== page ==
The Reds’ overpowering first-half dominance against Norwich is typified by the sight of Joe Gomez camped just shy of the half-way line with 18 minutes on the clock.
The presence of Jamal Lewis and the threat of an interception warrants little hesitation from the Reds centre-back, as he looks up and drills a perfectly weighted pass into the feet of Trent Alexander-Arnold, who typically finds himself deep in the opposition final third.
A marvellous Gomez pass had been the foundation to Alexander-Arnold’s attacking ambition and Liverpool’s Egyptian king opening his 2019/20 Premier League account.
It was a pass ingrained with the confidence and technical execution of the Gomez that excelled alongside Virgil van Dijk over the first half of last season.
No hiding from big decisions
Klopp issued the latest reminder of his unaltered faith in the Englishman on Friday by handing him a start ahead of a Joel Matip that had surprised all with an outstanding finish to the 2018/19 campaign.
A Joel Matip that had helped Liverpool sustain their Premier League title charge and win the Champions League, a Joel Matip that had given Klopp every reason to keep him in the team as Van Dijk’s partner.
Klopp didn’t have to start Gomez, it was a call he didn’t have to make. But that should tell fans everything they need to know about how important the German deems the 22-year-old to be to the future of this club.
He wanted him to take further strides towards top form and begin to rekindle his partnership with Van Dijk, but he also wanted him to display and then learn from the rustiness stemming from last season’s four-month injury lay-off.
It proved to be an imperfect night for Gomez at Anfield, but that should be more of a welcomed insight than a cause for concern.
Early downs, but far more ups
Gomez will come across more ruthless forwards in the coming months, yet in Teemu Pukki he had a willing and intelligent runner capable of providing a timely test of his positional play.
He was almost caught out early on in the first half as the Finnish international broke free on the left-hand side of the penalty area, before Gomez appeared to delay his clearance from the subsequent cross, almost allowing a Norwich shirt to nip in.
This was merely the sign of a young defender getting back up to speed in regards to his awareness and reaction time.
This was followed up by a familiar aggression and willingness to leave his position to step up in pursuit of the man on the ball.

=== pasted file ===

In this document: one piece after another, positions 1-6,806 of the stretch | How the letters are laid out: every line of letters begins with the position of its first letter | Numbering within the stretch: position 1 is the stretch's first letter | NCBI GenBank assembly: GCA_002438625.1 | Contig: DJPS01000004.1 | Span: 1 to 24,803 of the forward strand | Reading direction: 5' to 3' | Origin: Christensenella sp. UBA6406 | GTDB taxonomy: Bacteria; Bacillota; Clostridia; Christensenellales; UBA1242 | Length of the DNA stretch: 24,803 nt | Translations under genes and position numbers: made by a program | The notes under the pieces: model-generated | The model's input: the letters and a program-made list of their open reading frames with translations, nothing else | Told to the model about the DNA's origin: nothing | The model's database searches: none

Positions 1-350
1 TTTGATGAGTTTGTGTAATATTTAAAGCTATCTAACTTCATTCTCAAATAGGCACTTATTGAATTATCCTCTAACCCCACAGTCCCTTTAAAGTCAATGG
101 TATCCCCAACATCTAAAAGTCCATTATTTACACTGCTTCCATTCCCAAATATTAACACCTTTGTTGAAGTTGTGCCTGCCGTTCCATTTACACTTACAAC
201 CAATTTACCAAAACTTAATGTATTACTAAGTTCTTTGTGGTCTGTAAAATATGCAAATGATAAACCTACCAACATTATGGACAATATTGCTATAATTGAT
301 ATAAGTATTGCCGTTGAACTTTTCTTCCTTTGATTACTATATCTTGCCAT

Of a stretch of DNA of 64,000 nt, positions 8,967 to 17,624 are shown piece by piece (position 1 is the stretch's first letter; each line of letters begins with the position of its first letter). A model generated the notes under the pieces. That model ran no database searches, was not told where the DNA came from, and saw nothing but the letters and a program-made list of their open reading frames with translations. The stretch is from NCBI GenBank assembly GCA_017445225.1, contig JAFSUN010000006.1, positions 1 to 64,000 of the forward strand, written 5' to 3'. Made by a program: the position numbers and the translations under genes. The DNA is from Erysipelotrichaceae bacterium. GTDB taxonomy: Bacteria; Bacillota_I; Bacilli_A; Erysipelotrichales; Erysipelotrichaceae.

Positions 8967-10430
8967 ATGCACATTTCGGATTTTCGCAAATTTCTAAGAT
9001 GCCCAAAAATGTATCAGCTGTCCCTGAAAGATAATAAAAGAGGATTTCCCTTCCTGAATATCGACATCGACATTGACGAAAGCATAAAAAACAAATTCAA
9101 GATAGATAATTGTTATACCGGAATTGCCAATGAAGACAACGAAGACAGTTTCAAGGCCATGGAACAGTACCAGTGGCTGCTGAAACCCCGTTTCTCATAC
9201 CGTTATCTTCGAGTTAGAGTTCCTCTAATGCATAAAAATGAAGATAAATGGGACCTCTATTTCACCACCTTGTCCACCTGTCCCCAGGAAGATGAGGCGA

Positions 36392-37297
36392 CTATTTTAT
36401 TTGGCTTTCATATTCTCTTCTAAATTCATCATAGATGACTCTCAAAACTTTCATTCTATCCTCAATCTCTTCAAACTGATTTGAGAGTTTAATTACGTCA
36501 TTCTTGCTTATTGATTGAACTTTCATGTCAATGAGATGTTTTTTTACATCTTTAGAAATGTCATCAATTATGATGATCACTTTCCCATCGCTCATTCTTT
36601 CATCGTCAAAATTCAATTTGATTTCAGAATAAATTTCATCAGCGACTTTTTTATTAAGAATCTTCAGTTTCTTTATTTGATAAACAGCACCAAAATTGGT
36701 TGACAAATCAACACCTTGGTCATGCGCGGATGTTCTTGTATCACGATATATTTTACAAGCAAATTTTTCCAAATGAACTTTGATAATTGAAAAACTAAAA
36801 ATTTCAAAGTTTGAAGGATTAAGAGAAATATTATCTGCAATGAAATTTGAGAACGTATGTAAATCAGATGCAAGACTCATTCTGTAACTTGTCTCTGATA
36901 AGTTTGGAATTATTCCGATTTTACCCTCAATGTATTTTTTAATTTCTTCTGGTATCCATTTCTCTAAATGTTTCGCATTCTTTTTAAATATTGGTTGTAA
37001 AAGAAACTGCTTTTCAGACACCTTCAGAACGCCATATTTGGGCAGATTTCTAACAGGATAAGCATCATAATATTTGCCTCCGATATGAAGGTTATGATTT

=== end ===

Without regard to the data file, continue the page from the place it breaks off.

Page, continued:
In doing so, he demonstrated the grit and assertive physicality Klopp had urged from him last year, as well as a refreshing self-assurance for a player that had missed a lot of football last season.
Alongside the successful challenges, he also mis-timed or mis-read his approaches on occasion in simply another sign of him rediscovering his rhythm. The pace was still there, as was an elite desire to set the tone.
Then came a teaser of his ability to initiate attacks from the back as he set Alexander-Arnold on his way in the build-up to Salah’s clinical finish.
Aside from the accuracy and the weight of the pass itself to deny Lewis the chance to commit to stepping up, it was Gomez’s positioning that proved telling in regards to how Klopp instructed him to operate.
To allow him and Van Dijk to split as they did underlined Gomez’s distribution as a major, and unsurprising, reason for throwing him straight into the side.
Would Matip have made that pass? Granted, it’s likely.
The difference being with Gomez is that you don’t even have to ask the question. It’s that kind of pass that makes him the player he is.
Having demonstrated the right intentions earlier on, Gomez again vacated his position to close down Pukki, this time snatching the ball in the Norwich half to thwart a potential counter-attack and recycle the Liverpool momentum that had been momentarily scuppered just seconds before.
This was a glimpse of the speed off the mark capable of shutting sides in, much like the way Fabinho so often steps forward to win the ball in areas high up the pitch.
Another test, albeit subtle, arrived early after the break when he positioned himself wisely between the ball and a superb Pukki run in behind, showing great pace to keep up with the forward stride-for-stride while cutting off the angle and keeping all eyes on the man in possession.
It marked a reminder of how easy his speed can make the game look for him when accompanied by a shrewd awareness.
The Norwich goal itself was a deserved reward for not only their attacking enterprise but also for Pukki’s work ethic when it came to making use of the space in behind.
Whether it was Gomez or Alexander-Arnold’s ball to deal with, the move exposed slow reactions from both and a rare lack of organisation from Liverpool’s back four – much to the visible frustration of Van Dijk.
Once again, it was a case of Gomez, and arguably his defensive teammates, re-configuring to the speed of competitive football. In no disrespect to Norwich, tougher opponents will naturally demand greater concentration.
Taking the Matip debate out of the equation, the positives outweighed the questions when it came to Gomez’s individual progression. He remains strong in the challenge, quick off the mark and remarkably relaxed on the ball.
For a first league start since fracturing his leg last December, there can be few grumbles.
The high line that Gomez himself allows Liverpool to play was always going to throw challenges at him.
With a run of games and some continuity to work with, he will be back to the Gomez that presented himself as the ideal long-term partner for Van Dijk before his injury.